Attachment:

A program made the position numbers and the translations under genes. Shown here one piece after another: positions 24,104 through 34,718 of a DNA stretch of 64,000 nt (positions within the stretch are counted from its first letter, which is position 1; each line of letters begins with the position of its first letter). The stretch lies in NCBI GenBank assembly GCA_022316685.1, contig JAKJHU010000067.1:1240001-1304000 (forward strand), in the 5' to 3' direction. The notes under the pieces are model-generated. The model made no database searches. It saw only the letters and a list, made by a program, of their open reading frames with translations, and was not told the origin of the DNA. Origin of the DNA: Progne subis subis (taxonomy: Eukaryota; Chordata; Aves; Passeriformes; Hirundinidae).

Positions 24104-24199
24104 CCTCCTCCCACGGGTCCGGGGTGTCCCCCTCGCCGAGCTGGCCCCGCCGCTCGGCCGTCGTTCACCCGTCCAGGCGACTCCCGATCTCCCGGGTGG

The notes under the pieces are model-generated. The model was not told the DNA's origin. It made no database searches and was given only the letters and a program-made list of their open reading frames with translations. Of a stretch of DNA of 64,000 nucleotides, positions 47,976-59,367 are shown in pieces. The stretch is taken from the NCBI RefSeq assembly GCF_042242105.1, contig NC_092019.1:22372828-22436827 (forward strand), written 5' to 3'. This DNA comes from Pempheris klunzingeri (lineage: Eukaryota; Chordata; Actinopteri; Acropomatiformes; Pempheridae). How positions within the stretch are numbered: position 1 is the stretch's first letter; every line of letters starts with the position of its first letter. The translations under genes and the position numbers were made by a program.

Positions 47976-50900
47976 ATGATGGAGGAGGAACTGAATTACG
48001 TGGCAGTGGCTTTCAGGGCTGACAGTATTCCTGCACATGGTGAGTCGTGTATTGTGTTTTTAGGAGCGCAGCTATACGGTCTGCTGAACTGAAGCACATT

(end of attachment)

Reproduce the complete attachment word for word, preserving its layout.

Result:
A program made the position numbers and the translations under genes. Shown here one piece after another: positions 24,104 through 34,718 of a DNA stretch of 64,000 nt (positions within the stretch are counted from its first letter, which is position 1; each line of letters begins with the position of its first letter). The stretch lies in NCBI GenBank assembly GCA_022316685.1, contig JAKJHU010000067.1:1240001-1304000 (forward strand), in the 5' to 3' direction. The notes under the pieces are model-generated. The model made no database searches. It saw only the letters and a list, made by a program, of their open reading frames with translations, and was not told the origin of the DNA. Origin of the DNA: Progne subis subis (taxonomy: Eukaryota; Chordata; Aves; Passeriformes; Hirundinidae).

Positions 24104-24199
24104 CCTCCTCCCACGGGTCCGGGGTGTCCCCCTCGCCGAGCTGGCCCCGCCGCTCGGCCGTCGTTCACCCGTCCAGGCGACTCCCGATCTCCCGGGTGG

The notes under the pieces are model-generated. The model was not told the DNA's origin. It made no database searches and was given only the letters and a program-made list of their open reading frames with translations. Of a stretch of DNA of 64,000 nucleotides, positions 47,976-59,367 are shown in pieces. The stretch is taken from the NCBI RefSeq assembly GCF_042242105.1, contig NC_092019.1:22372828-22436827 (forward strand), written 5' to 3'. This DNA comes from Pempheris klunzingeri (lineage: Eukaryota; Chordata; Actinopteri; Acropomatiformes; Pempheridae). How positions within the stretch are numbered: position 1 is the stretch's first letter; every line of letters starts with the position of its first letter. The translations under genes and the position numbers were made by a program.

Positions 47976-50900
47976 ATGATGGAGGAGGAACTGAATTACG
48001 TGGCAGTGGCTTTCAGGGCTGACAGTATTCCTGCACATGGTGAGTCGTGTATTGTGTTTTTAGGAGCGCAGCTATACGGTCTGCTGAACTGAAGCACATT